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Earl Marshall

Preaching the Big Idea from Revelation

I am in the middle of writing a thesis-project on how to preach Revelation to a multiple end time view audience and it is becoming abundantly clear to me that no matter your interpretive scheme to this apocalyptic book (futuristic, preterits, idealistic, eclecticist) there is a common foundational truth to the visions of Revelations that weaves itself through these pictures that John sees no matter what your interpretive scheme.  It is the task then of the preacher who is preaching to a multiple end time view audience to capture this foundational truth and emphasize this in their preaching and not their particular interpretation of the symbolism of Revelation.

For example this week I am preaching from Revelation 11.  In a text like this it is so easy to get lost in the details of the text and not see the foundational truth in the vision of a temple, two witnesses, a beast, etc.  For certain there is much of this passage that needs to be understood before you can preach the passage and to some extent explained to the audience (although you need to be careful with that – more on this in another post).  At every turn there seems to be interpretive battles over the extent to which this vision finds its fulfillment in the future versus the past or present.  Is the measuring of the temple to be understood as a vision of the restored Jewish people of God (Israel) in Jerusalem?  Is the 3 1/2 years a literal 3 1/2 years of tribulation in the future?  The questions go on and on.  But when we are preaching the meaning of this text one can move away from the danger of promoting or even debating a particular interpretive view by capturing and emphasizing the big idea of the text.  I would suggest that the big idea of the vision must be able to be equally applied to numerous interpretive schemes – i.e. whether this is a future fulfillment, present fulfillment, or even both there is a point that weaves itself through each of these.  So instead of being concerned about all the interpretive conclusions of each of the details the preacher should present the idea behind the conclusions.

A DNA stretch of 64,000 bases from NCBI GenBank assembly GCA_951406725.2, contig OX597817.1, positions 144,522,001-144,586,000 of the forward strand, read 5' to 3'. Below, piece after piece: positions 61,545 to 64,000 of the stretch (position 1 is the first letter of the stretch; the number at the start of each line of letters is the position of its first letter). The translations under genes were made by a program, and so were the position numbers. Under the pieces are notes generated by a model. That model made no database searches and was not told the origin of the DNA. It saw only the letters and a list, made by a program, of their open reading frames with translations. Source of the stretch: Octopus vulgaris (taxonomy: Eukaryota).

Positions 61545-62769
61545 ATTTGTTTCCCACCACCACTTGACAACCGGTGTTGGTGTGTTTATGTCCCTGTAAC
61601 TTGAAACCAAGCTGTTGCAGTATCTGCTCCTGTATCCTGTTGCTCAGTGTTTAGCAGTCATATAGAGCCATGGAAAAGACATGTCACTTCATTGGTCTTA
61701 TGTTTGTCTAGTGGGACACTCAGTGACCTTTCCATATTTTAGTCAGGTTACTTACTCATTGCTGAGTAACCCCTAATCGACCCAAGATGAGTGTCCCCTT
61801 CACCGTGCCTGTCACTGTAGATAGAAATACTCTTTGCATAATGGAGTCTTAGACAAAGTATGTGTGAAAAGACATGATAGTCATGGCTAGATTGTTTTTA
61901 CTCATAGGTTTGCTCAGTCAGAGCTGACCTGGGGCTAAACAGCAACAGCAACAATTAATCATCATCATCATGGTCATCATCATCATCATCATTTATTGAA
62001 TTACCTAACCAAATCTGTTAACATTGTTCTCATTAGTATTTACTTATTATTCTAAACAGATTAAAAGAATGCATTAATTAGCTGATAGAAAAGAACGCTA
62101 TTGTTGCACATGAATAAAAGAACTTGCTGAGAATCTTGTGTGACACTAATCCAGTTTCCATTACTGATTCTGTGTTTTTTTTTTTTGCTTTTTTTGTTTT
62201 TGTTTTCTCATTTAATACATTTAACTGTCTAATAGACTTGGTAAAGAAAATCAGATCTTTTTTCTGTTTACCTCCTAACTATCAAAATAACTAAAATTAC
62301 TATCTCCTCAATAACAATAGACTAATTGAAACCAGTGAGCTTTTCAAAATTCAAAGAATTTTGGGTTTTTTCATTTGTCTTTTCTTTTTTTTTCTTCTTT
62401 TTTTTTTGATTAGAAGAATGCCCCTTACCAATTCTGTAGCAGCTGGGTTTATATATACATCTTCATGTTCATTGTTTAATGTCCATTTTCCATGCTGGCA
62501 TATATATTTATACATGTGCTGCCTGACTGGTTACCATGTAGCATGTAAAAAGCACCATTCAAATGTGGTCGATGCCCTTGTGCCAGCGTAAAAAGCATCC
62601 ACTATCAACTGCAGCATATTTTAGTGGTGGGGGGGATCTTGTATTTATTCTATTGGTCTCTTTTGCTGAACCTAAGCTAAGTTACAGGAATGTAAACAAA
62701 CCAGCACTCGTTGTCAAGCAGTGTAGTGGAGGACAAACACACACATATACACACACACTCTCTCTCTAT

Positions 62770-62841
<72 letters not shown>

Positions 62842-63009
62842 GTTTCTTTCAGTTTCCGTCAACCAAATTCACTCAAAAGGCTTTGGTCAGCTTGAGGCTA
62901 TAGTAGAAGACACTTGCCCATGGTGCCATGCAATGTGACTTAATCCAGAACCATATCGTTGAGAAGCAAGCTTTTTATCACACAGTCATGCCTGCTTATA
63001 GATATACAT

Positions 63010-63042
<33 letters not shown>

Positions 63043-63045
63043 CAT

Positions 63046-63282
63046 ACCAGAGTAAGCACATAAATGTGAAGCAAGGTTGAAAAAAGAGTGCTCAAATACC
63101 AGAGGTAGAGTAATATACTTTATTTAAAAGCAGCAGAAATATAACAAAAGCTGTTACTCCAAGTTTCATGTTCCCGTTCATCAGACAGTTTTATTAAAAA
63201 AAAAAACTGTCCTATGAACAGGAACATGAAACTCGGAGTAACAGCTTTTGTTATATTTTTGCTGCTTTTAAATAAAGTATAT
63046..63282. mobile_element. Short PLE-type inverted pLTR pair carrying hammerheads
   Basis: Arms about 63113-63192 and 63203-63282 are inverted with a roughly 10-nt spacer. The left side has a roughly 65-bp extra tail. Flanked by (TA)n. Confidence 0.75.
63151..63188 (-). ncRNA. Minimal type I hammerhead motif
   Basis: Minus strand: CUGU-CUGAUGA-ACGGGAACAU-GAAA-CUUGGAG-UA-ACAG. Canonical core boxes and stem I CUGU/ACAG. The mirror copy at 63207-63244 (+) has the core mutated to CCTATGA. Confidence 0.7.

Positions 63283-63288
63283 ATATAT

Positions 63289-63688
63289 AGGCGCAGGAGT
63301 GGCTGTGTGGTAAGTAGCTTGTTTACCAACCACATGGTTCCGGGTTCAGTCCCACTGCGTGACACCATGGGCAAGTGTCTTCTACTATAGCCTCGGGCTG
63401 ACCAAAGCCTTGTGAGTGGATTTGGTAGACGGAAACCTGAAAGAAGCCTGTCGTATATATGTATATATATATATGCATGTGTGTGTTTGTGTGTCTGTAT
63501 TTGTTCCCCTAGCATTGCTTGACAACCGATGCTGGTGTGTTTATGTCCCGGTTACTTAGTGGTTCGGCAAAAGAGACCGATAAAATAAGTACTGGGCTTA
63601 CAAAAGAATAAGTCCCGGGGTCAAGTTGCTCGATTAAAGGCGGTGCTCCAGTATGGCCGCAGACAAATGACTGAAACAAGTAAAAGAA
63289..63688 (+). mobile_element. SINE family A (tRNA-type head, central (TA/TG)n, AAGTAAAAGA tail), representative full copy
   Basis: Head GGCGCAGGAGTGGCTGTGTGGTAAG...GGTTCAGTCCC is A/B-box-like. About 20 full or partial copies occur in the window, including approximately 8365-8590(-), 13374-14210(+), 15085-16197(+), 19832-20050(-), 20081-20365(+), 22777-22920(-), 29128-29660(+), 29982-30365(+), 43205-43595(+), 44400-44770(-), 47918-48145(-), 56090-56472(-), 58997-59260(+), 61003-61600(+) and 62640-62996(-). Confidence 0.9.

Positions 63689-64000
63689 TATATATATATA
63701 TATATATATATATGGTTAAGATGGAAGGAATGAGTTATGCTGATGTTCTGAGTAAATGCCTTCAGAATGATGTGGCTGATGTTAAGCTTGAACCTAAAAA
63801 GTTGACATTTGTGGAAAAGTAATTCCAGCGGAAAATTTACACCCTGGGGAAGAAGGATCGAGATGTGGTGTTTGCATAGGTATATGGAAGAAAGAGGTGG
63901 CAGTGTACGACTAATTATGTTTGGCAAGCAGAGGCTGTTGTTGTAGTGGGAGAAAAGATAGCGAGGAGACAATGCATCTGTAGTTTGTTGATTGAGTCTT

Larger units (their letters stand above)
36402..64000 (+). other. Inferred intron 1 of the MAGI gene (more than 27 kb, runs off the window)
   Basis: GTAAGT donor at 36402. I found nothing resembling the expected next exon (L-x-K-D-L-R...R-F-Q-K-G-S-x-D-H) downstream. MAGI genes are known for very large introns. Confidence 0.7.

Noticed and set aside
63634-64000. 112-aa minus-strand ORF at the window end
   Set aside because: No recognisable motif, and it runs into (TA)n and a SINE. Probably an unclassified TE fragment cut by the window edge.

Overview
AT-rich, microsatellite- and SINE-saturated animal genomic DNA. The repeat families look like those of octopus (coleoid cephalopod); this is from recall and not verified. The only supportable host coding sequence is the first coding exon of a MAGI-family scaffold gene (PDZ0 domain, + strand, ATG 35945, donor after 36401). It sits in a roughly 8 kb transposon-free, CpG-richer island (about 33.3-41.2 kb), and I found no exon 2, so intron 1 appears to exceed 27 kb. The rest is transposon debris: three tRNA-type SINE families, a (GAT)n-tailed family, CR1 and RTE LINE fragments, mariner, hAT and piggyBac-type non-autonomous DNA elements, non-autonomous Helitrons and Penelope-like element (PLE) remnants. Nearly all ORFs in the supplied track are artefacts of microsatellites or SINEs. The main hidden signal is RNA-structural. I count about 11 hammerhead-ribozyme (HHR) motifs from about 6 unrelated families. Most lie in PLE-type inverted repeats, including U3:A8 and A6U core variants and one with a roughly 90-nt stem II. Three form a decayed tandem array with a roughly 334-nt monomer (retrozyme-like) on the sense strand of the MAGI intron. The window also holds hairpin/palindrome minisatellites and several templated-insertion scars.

For Revelation 11 one such big idea could be “God uses a faithful witness to impact/change a hardened heart”.  The interlude of Revelation 10 – 11 in the context of the trumpets would support such an idea.  This is equally true if the witnesses are actually two people who show up in the future during a time period known as the Tribulation as much as saying that there is no future aspect to this text.

Try this on at text like Revelation 20 and the concept of a Millennium.  What is the idea that is common to an a, post, or pre, millennial understanding of this text?  Perhaps preaching this big idea will promote unity amidst all the diversity.

1 Comment

  1. You are changing the definition of the traditional big idea aren’t you? It seems like you’ve redefined the big idea by employing interpretation general enough to minimize offense for controversial passages rather than following the authorial intent of the Apostle John in your given passage of the book of Revelation. John was addressing the early churches with meaning that was concrete, and time-related. It feels like you need courage to take an exegetical stand, justify it, and preach it.

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